Reflections of the I


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Reflections of the I Review

by William York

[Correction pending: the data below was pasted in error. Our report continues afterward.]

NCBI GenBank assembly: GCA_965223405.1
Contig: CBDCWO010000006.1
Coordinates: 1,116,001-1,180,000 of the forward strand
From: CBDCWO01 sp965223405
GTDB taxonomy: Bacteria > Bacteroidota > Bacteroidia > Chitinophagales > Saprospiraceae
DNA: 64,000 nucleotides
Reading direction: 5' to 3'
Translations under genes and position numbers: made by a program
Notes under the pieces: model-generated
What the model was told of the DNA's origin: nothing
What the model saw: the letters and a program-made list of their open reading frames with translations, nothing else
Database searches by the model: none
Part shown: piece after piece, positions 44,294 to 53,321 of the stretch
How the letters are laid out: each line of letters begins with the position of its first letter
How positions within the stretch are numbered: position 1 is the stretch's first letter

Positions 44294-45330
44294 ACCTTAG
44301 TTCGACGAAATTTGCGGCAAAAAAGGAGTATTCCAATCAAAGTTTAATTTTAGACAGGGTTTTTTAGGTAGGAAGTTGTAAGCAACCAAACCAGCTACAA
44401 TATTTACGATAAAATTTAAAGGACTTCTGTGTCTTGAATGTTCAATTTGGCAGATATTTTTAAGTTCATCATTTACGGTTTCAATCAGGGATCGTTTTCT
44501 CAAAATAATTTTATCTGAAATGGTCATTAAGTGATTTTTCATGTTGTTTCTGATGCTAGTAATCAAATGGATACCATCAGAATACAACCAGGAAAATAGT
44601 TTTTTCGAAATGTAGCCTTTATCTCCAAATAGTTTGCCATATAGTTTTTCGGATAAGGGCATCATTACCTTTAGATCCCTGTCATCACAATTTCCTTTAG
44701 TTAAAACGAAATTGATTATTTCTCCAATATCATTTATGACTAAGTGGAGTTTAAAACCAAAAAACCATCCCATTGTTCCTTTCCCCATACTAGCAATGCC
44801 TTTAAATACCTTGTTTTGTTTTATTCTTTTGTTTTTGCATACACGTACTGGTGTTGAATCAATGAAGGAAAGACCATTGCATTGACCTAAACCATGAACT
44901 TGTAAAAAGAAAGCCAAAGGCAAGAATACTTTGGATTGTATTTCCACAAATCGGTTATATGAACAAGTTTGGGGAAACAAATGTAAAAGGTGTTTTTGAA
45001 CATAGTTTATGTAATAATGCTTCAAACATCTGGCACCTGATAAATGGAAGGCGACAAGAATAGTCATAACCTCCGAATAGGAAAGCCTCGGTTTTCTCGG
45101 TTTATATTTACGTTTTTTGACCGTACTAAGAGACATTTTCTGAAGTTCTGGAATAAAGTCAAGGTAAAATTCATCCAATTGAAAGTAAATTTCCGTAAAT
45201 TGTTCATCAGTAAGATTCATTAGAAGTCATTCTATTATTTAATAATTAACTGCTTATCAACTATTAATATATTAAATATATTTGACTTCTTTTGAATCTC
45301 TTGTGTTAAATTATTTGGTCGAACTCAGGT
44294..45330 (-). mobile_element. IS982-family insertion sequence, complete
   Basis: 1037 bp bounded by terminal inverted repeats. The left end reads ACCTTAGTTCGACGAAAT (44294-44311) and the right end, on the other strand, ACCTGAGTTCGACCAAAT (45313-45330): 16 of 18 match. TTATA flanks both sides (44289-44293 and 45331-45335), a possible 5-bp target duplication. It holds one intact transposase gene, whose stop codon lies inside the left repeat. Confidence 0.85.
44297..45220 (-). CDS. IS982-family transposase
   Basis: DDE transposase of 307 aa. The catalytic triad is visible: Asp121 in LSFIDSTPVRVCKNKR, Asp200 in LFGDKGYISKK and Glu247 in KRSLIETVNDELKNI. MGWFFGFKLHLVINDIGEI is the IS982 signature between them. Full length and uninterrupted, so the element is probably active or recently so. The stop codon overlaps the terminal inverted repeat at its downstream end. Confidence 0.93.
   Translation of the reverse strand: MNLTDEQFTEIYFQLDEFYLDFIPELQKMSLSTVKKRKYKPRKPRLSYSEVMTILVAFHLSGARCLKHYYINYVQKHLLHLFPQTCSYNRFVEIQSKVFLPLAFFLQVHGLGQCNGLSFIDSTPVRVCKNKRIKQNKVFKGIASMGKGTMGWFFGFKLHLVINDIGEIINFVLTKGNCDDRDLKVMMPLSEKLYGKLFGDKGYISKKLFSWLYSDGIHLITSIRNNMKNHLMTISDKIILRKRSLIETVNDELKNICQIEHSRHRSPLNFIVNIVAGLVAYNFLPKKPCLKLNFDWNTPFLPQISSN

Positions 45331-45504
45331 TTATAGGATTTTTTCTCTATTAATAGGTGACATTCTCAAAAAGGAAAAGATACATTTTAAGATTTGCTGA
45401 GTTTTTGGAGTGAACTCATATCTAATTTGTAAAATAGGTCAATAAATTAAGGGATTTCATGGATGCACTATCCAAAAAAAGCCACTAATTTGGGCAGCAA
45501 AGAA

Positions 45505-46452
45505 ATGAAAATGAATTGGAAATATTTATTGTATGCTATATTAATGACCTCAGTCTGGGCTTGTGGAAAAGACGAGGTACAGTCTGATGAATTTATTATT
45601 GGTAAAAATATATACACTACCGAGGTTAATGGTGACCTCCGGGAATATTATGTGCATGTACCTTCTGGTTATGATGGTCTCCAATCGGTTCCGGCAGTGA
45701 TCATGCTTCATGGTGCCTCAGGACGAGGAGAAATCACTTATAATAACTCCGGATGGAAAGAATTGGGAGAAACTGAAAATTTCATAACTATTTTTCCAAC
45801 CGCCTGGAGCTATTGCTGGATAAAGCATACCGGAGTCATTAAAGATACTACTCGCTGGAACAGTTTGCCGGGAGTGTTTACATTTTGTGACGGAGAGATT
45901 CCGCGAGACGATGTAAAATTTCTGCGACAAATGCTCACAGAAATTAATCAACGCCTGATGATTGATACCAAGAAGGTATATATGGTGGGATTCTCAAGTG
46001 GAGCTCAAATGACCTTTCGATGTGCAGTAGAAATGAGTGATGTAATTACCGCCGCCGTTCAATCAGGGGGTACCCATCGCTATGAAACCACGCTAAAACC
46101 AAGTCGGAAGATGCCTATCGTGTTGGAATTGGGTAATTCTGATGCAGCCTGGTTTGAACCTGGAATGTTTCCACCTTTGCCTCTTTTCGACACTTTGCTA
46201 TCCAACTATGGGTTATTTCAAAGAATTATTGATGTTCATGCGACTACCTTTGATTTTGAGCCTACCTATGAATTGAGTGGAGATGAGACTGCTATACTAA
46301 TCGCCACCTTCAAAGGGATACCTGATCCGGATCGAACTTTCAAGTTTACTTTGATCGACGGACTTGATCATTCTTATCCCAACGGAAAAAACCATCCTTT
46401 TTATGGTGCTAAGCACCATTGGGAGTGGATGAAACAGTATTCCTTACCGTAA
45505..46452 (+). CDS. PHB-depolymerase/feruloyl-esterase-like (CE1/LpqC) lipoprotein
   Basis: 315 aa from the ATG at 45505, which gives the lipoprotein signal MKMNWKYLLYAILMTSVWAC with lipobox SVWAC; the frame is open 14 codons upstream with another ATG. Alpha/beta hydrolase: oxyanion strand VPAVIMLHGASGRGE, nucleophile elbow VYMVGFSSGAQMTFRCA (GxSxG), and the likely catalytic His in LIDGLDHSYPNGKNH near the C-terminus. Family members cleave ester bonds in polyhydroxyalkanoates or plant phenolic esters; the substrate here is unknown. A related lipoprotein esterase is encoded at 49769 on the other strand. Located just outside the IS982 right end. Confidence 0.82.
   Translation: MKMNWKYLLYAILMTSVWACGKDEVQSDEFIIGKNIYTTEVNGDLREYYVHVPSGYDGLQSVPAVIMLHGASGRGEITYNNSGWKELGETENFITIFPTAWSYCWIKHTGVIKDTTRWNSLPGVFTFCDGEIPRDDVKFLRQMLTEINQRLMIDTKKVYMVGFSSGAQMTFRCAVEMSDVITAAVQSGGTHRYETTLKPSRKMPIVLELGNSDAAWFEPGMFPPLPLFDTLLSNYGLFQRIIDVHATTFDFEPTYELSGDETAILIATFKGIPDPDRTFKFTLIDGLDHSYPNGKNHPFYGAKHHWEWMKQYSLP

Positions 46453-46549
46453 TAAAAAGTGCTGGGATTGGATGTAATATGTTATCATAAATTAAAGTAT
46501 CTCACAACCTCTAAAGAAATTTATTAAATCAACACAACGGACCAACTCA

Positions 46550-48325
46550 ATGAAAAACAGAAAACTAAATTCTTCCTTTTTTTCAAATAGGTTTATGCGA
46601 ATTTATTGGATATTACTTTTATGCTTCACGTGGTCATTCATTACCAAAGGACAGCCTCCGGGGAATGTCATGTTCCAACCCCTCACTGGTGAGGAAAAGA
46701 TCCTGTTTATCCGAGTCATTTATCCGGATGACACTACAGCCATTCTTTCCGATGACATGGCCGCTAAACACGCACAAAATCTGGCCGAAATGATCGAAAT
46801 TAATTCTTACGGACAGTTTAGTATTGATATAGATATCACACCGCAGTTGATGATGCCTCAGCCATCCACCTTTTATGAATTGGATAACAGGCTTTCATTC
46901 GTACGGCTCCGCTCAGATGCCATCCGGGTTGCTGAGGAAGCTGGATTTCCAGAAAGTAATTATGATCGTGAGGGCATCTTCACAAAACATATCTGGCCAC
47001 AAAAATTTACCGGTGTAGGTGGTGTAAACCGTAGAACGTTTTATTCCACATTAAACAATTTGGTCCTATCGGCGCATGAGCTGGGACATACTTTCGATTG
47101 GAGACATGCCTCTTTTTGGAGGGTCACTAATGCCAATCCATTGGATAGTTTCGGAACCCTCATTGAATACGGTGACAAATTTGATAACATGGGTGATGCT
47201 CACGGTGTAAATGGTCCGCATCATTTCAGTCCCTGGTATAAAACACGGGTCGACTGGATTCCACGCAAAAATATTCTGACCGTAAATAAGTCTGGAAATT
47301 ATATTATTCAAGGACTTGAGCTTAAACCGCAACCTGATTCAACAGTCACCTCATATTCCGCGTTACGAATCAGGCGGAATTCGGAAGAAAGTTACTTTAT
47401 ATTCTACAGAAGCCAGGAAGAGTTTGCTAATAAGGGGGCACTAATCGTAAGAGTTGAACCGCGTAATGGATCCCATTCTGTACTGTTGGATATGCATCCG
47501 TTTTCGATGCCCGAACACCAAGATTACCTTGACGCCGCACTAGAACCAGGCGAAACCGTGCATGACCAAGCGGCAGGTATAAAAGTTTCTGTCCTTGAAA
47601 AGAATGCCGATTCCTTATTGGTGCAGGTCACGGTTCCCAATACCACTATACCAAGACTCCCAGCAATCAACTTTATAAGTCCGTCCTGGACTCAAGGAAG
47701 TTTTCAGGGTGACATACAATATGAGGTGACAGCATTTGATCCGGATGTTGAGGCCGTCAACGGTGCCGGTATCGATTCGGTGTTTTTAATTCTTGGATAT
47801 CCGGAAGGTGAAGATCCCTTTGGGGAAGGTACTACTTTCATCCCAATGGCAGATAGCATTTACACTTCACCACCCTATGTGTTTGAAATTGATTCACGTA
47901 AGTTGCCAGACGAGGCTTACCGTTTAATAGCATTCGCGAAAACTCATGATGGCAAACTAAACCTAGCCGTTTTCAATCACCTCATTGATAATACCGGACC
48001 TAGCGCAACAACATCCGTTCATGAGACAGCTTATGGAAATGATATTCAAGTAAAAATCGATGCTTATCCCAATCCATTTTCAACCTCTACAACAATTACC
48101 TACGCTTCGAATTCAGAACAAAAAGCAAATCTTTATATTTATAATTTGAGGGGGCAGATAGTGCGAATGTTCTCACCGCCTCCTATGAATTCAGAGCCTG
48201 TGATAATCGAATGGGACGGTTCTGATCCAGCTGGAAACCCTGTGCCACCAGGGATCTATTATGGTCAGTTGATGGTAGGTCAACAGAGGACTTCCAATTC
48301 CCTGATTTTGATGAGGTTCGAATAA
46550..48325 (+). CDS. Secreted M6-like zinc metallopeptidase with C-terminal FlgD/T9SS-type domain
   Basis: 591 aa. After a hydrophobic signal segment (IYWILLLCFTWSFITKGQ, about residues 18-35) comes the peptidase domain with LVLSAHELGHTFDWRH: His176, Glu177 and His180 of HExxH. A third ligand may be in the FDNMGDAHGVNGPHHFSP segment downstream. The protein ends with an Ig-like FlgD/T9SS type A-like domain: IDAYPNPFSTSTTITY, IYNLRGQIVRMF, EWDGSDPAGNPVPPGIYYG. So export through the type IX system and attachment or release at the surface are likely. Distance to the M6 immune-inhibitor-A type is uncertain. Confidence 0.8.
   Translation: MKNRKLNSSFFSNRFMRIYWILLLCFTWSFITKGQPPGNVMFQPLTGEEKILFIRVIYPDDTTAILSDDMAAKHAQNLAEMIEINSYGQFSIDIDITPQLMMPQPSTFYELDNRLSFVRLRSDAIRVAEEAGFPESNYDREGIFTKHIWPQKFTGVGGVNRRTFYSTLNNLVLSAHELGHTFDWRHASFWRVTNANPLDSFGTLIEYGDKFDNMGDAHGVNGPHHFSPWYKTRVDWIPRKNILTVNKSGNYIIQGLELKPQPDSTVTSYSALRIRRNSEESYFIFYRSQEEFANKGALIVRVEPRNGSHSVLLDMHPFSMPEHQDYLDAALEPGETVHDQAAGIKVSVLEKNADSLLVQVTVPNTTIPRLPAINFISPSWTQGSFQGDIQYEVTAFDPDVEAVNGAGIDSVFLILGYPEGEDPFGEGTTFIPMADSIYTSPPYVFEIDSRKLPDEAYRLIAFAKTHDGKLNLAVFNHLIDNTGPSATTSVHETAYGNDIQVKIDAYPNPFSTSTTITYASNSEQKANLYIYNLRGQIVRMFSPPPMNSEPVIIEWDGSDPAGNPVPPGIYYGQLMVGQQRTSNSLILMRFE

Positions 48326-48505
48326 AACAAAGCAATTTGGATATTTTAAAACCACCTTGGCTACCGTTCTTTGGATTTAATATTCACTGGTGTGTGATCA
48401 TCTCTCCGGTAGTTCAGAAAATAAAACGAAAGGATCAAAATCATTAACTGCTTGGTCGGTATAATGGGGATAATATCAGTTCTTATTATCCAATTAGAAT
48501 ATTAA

Winds' first full-length, Reflections of the I, is a high-minded collection of ornate yet mellow and tastefully executed classical/progressive metal songs. The songs are bound together by soul-searching existential lyrics, which give the album a conceptual feel. In addition, the album has an overarching form to it, with the songs becoming somewhat more intense as the album goes on, giving it the feel of a suite or song cycle. This type of material risks becoming ponderous, and some of the lyrics come close to crossing that line (although, since the bandmembers are writing in English as a non-native language, they should probably be given a little slack in this department). However, the music itself is classy in its presentation, with real string accompaniment (violin, viola, and cello) as opposed to synths and softly sung/crooned vocals that avoid getting into the more high-pitched, melodramatic zone that so many singers in this style favor. Carl August Tidemann delivers his slithering, virtuosic guitar lines (which are sometimes harmonized together) with finesse, and even drummer Hellhammer, known for his hard-hitting attack on the skins, approaches his kit with more restraint than usual. The overall feel of the music is slightly dark, and there is a strong romantic tendency at work ("romantic" as in the period of classical music that bears that name; after all, one of the instrumentals is designated as a reinterpretation of a piece by romantic composer Rachmaninov). The skilled delivery of this music, together with the smooth, clear production and the consistently strong (although generally subdued) melodies make this a recommended album for fans of progressive or classically inclined metal, especially if they are willing to give it a few extra listens to allow the album's subtleties to show through. [Note: The U.S. version of this CD, released by The End Records, also includes the entirety of the band's debut mini-CD, Of Entity and Mind.]

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